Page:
Cinema Shoppers World

1 Worcester Road,
Framingham, MA 01701

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Entrance to the Cinema I & II in 1973

Viewing: Photo | Street View

Opened as a single screen on October 4, 1951. This was one of the first ‘modern’ shopping center theaters in the US. It was used for summer stock the first two seasons, then opened year round for movies. The original theater was added onto in 1963 becoming twin cinemas, then in 1974, another addition and a couple of splits, made this a sixplex before it was demolished in the 1990’s when Shoppers World was torn down.

Contributed by David Wodeyla

Recent comments (view all 71 comments)

David Wodeyla
David Wodeyla on July 18, 2012 at 3:00 pm

The split of Cinema I didn’t happen until about 1974, so it probably wasn’t the first split house either. However, I’d suggest that the addition of Cinema II in 1963, could be called a new design with a changed configuration to the lobby as well as a completely new auditorium to the north side of the original building.

ErikH
ErikH on December 25, 2012 at 1:19 pm

The split of Cinema I occurred no earlier than 1976. I remember seeing “Jaws” in the non-subdivided Cinema I in the summer of 1975 and “Murder By Death” in the same auditorium in the summer of 1976. The auditoriums that were initially named Cinemas III and IV opened before Cinema I was twinned—-I think those auditoriums opened in mid-1974. I recall seeing “Godfather II” in the larger of those two auditoriums in late 1974—you would have thought that “Godfather II” would have been screened in the (much larger) Cinema I at at that time, but “Earthquake”(with its expensive Sensurround equipment) was still playing in Cinema I. In early 1975, I saw “Murder on the Orient Express” in Cinema II and “Earthquake” was still rumbling along in Cinema I.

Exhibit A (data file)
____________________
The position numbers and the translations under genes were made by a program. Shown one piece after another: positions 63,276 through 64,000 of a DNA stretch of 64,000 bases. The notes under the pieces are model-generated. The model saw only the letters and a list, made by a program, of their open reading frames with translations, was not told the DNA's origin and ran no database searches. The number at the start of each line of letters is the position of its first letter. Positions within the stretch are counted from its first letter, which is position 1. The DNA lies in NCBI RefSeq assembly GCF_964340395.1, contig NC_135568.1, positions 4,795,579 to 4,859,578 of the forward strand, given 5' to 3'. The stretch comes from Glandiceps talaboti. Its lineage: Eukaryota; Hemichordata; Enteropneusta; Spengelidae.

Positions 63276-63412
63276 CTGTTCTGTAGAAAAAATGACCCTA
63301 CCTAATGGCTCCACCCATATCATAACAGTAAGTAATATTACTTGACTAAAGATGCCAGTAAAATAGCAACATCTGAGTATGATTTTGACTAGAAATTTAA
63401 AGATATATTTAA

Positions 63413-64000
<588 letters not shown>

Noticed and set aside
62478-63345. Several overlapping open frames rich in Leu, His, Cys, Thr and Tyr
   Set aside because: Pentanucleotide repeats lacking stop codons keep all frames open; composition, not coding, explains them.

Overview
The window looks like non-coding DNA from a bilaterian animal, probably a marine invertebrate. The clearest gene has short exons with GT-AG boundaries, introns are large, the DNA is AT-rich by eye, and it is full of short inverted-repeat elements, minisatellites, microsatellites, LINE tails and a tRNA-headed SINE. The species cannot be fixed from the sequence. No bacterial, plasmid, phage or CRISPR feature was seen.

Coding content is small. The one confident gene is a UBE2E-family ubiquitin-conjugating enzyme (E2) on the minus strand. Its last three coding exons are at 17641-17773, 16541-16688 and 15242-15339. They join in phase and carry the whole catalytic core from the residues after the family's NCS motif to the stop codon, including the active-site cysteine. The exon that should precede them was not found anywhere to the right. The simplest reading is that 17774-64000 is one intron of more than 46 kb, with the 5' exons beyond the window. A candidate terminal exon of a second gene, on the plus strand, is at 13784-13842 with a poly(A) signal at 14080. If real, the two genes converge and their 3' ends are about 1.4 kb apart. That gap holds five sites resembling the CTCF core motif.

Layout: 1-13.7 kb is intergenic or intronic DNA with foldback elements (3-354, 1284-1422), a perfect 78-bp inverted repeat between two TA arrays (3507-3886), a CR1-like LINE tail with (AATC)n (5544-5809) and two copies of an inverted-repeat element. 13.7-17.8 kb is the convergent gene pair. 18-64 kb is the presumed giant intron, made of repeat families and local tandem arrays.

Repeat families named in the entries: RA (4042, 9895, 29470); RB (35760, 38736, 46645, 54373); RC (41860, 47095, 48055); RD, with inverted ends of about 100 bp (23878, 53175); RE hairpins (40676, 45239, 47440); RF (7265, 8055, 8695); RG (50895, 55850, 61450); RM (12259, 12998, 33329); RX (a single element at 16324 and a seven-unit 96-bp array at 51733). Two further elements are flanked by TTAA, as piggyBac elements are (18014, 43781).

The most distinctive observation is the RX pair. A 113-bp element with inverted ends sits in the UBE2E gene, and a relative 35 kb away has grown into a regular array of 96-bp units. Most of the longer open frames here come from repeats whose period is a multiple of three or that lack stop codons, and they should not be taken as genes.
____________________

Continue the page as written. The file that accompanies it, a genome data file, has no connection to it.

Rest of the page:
Cinema II wasn’t subdivided until the early 1980s. The last film I saw in the non-subdivided Cinema II was “Annie” in the summer of 1982.

David Wodeyla
David Wodeyla on December 25, 2012 at 5:55 pm

You have a good memory! I had photos of the addition of Cinema III and IV being constructed in 1974, but don’t remember exactly when the split of I occurred. I remember the Sensurround being constructed (large plywood panels in the corners of the large auditorium.)

rivest266
rivest266 on April 26, 2013 at 4:11 pm

October 4th, 1951 grand opening ad has been uploaded in the photo section for this theatre.

rivest266
rivest266 on May 12, 2013 at 8:17 am

Also uploaded the ad for the twin on May 20th, 1964.

mwresinski
mwresinski on March 6, 2017 at 1:30 am

I can remember approaching the theater while “Earthquake” was screening and could hear the Sensurround a few hundred feet away in the parking lot! Big Cerwin Vega speakers! When Cinema II opened (not because of splitting – it was a completely seperate house in the same building as David W. said. The date seems correct. I saw Dr. Z. in ‘65) – it had one of the worst designs ever! The screen took up most of the end of the house and, to either side, the walls curved outward to join the side walls of the house. I guess it was supposed to give the feeling of drawing you into the picture except the curved walls were white and reflected the light from the screen. It must have been an experimental design because I’ve never seen anything like it anywhere else.

mwresinski
mwresinski on March 6, 2017 at 2:10 am

This site has also dredged up a fond memory of the GCC bumper shown before the “Coming Attractions” and “Feature Presentation”. Animation of letters running around the GCC logo like film threading through a projector accompanied by a jazzy high-hat cymbal and bass line.

DICK3570
DICK3570 on March 6, 2017 at 7:49 am

The Cinema II screen installed was sometimes called a “Shadow Box Screen” General Cinema started using it in all of its new theatres in the sixties. Both theatres in the new Peabody Twin had them. Showcase Cinemas used it when they took over and re-modeled the Cleveland Circle when it was still a single house. It was simple to install and eliminated curtains and masking but made filing the projector aperture plates very difficult.

DENNISMAHANEY1
DENNISMAHANEY1 on March 6, 2017 at 5:23 pm

So right about the shadow box the patrons love it I being with G.C.C. since 1959 but the focus or aptitude was now as good and when you go to a plate picture really was not as clear as using masking I alway felt and most of the union men I know the masking help give a sharp look

optimist008
optimist008 on March 7, 2017 at 8:10 am

It was actually invented in the early 1950’s by Ben Schlanger. Google it’s official name : RCA Synchro Screen.

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